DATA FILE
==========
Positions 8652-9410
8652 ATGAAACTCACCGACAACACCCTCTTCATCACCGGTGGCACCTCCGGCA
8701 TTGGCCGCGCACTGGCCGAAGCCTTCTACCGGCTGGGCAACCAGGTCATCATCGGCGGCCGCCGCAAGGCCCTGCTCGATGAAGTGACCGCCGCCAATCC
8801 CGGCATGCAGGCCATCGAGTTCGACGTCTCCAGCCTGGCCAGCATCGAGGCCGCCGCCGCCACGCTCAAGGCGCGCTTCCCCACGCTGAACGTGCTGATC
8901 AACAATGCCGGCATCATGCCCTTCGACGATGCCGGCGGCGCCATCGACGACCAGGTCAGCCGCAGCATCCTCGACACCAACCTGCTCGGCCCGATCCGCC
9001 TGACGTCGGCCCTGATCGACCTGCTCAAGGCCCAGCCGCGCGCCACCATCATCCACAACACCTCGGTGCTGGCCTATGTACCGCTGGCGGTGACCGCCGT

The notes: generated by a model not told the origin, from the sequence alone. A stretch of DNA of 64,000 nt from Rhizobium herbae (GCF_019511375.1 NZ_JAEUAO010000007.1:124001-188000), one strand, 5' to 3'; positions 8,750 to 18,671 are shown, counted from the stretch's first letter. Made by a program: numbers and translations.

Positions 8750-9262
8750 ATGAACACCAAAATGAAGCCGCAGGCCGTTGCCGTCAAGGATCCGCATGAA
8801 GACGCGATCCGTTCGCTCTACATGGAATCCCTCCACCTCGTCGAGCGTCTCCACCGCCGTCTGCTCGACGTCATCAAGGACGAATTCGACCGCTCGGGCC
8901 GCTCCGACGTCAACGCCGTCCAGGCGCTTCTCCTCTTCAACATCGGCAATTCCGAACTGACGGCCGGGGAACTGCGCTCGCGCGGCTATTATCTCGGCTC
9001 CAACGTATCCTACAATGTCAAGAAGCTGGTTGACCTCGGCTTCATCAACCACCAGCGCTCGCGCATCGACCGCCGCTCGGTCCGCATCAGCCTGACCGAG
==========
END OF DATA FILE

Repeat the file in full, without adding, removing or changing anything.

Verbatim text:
Positions 8652-9410
8652 ATGAAACTCACCGACAACACCCTCTTCATCACCGGTGGCACCTCCGGCA
8701 TTGGCCGCGCACTGGCCGAAGCCTTCTACCGGCTGGGCAACCAGGTCATCATCGGCGGCCGCCGCAAGGCCCTGCTCGATGAAGTGACCGCCGCCAATCC
8801 CGGCATGCAGGCCATCGAGTTCGACGTCTCCAGCCTGGCCAGCATCGAGGCCGCCGCCGCCACGCTCAAGGCGCGCTTCCCCACGCTGAACGTGCTGATC
8901 AACAATGCCGGCATCATGCCCTTCGACGATGCCGGCGGCGCCATCGACGACCAGGTCAGCCGCAGCATCCTCGACACCAACCTGCTCGGCCCGATCCGCC
9001 TGACGTCGGCCCTGATCGACCTGCTCAAGGCCCAGCCGCGCGCCACCATCATCCACAACACCTCGGTGCTGGCCTATGTACCGCTGGCGGTGACCGCCGT

The notes: generated by a model not told the origin, from the sequence alone. A stretch of DNA of 64,000 nt from Rhizobium herbae (GCF_019511375.1 NZ_JAEUAO010000007.1:124001-188000), one strand, 5' to 3'; positions 8,750 to 18,671 are shown, counted from the stretch's first letter. Made by a program: numbers and translations.

Positions 8750-9262
8750 ATGAACACCAAAATGAAGCCGCAGGCCGTTGCCGTCAAGGATCCGCATGAA
8801 GACGCGATCCGTTCGCTCTACATGGAATCCCTCCACCTCGTCGAGCGTCTCCACCGCCGTCTGCTCGACGTCATCAAGGACGAATTCGACCGCTCGGGCC
8901 GCTCCGACGTCAACGCCGTCCAGGCGCTTCTCCTCTTCAACATCGGCAATTCCGAACTGACGGCCGGGGAACTGCGCTCGCGCGGCTATTATCTCGGCTC
9001 CAACGTATCCTACAATGTCAAGAAGCTGGTTGACCTCGGCTTCATCAACCACCAGCGCTCGCGCATCGACCGCCGCTCGGTCCGCATCAGCCTGACCGAG